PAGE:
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Are you aware of any serious performance problems with checking if a file exists before you open it and send it? The context for this is a web application that serves up files dynamically via an ASP page. I was told that there is no check for whether or not the file exists because the database stores this information and shouldn't be wrong. It is of course sometimes wrong for any number of reasons so we end up sending back nothing leaving the user unhappy.

My instinct is that checking for a file's existence is so cheap that you shouldn't worry about it but I was told otherwise. Our storage solution is a pretty high powered one (not just an IDE drive on the web server) if that helps. My question is basically: Is my instinct correct?

Thanks!

Note: These files are never just deleted. Something has to go wrong for them to be missing but this happens a few times a week. Also, the reason I want to check for a file's existence is because I can return an alternate asset that is on disk so I'd like to be able to have that logic all in one spot rather than deal with catching an exception and dealing with that in that context.

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Am I the only one who thought this post was Cthulhu related? – Bob Probst Oct 15 '08 at 15:19

11 Answers 11

up vote 5 down vote accepted

Even if you check it exists just before you try to serve it, it could be deleted between the check and you serving it.

The problem here is that you send back nothing if you can't serve the file. Trying to serve a non-existent file should throw an exception (or whatever the equivalent is on your platform) - you should handle that exception by returning an appropriate "Sorry, we couldn't find your file" error page.

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What if he were to open the file instead of checking for its existance and then if no exception stream the open file? Do you think that would resolve the potential problem that you just described? – Guy Oct 15 '08 at 15:19
    
@Guy: That sounds like a decent idea. – Mike F Oct 15 '08 at 15:20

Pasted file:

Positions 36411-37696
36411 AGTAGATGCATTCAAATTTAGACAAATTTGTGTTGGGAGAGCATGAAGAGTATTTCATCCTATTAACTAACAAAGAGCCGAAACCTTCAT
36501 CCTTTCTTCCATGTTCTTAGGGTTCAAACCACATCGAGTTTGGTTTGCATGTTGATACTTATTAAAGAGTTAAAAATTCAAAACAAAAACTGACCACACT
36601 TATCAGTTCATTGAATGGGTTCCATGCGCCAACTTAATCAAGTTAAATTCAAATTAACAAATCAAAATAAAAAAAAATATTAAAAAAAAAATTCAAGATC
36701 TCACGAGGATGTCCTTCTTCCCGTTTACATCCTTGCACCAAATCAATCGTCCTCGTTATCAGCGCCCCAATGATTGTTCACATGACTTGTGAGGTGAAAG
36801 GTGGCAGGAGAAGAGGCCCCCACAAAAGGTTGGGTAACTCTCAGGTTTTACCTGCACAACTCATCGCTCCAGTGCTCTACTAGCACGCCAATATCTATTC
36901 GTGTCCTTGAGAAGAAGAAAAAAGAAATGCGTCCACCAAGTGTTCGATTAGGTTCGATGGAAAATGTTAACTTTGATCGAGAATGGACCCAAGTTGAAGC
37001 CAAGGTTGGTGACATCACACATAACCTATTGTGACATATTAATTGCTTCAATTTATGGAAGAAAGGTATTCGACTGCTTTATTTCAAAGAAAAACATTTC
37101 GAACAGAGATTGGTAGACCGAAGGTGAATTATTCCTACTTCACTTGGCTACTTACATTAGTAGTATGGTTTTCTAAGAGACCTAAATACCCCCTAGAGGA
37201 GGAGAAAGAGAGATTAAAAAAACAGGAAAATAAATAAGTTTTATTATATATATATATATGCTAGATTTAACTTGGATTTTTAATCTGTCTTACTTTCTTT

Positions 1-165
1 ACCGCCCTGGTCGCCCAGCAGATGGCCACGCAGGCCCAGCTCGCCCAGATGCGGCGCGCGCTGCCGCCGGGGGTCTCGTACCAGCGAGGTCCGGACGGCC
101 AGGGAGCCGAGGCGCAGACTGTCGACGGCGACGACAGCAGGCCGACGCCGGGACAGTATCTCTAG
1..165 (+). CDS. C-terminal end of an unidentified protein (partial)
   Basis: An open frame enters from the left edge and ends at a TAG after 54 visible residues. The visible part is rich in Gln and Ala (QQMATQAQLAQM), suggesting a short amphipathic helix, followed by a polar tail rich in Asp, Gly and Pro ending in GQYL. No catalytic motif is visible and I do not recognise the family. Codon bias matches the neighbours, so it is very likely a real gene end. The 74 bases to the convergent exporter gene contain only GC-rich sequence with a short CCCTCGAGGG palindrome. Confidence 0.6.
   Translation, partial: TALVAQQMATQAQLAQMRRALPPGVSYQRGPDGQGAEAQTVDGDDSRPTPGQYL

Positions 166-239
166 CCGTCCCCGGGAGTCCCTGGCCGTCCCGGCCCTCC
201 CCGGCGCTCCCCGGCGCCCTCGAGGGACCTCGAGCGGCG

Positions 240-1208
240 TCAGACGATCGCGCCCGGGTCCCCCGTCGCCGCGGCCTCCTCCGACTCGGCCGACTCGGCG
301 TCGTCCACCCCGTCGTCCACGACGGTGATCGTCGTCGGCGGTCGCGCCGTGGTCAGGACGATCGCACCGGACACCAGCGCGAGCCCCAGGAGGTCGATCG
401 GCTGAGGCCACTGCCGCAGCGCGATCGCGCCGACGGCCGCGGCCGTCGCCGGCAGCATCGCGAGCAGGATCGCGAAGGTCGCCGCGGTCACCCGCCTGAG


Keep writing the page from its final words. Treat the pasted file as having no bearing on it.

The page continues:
@Guy: Yes - but that's equivalent to "try to serve the file assuming it will work, and catch the exception if it fails" in my view :) (It could also handle the "I can't read all of the file's data" case, which isn't very different as far as the user is concerned.) – Jon Skeet Oct 15 '08 at 15:24
    
Overall, I like what you're saying here but I guess my only concern is that I'd rather just handle all this before getting to the open file part. I never expect for this file to be deleted by any normal or even abnormal event. What's more likely the case is that they never existed at all. – Jon Oct 15 '08 at 15:27
    
@jon, but you shoudl handle it the way the system is designed. You should not do all this prechecking. It is an exceptional circumstance. That makes your code clearer and keeps the system working the way its meant to be working. – mattlant Oct 15 '08 at 15:30

If the file not being there is an exceptional circumstance (as you say the db is always right), you should not check for it.

If its not there you get an exception and handle it accordingly. That seems to be the way you say the system works, and I would handle it as such.

One more note, If your saying that a file not being there when opened is just returning nothing, then that tells me there is a design flaw in your exception hanlding, and your lower level is not bubbling the exception far up enough to be properly handled so you can convey an error message back to the client.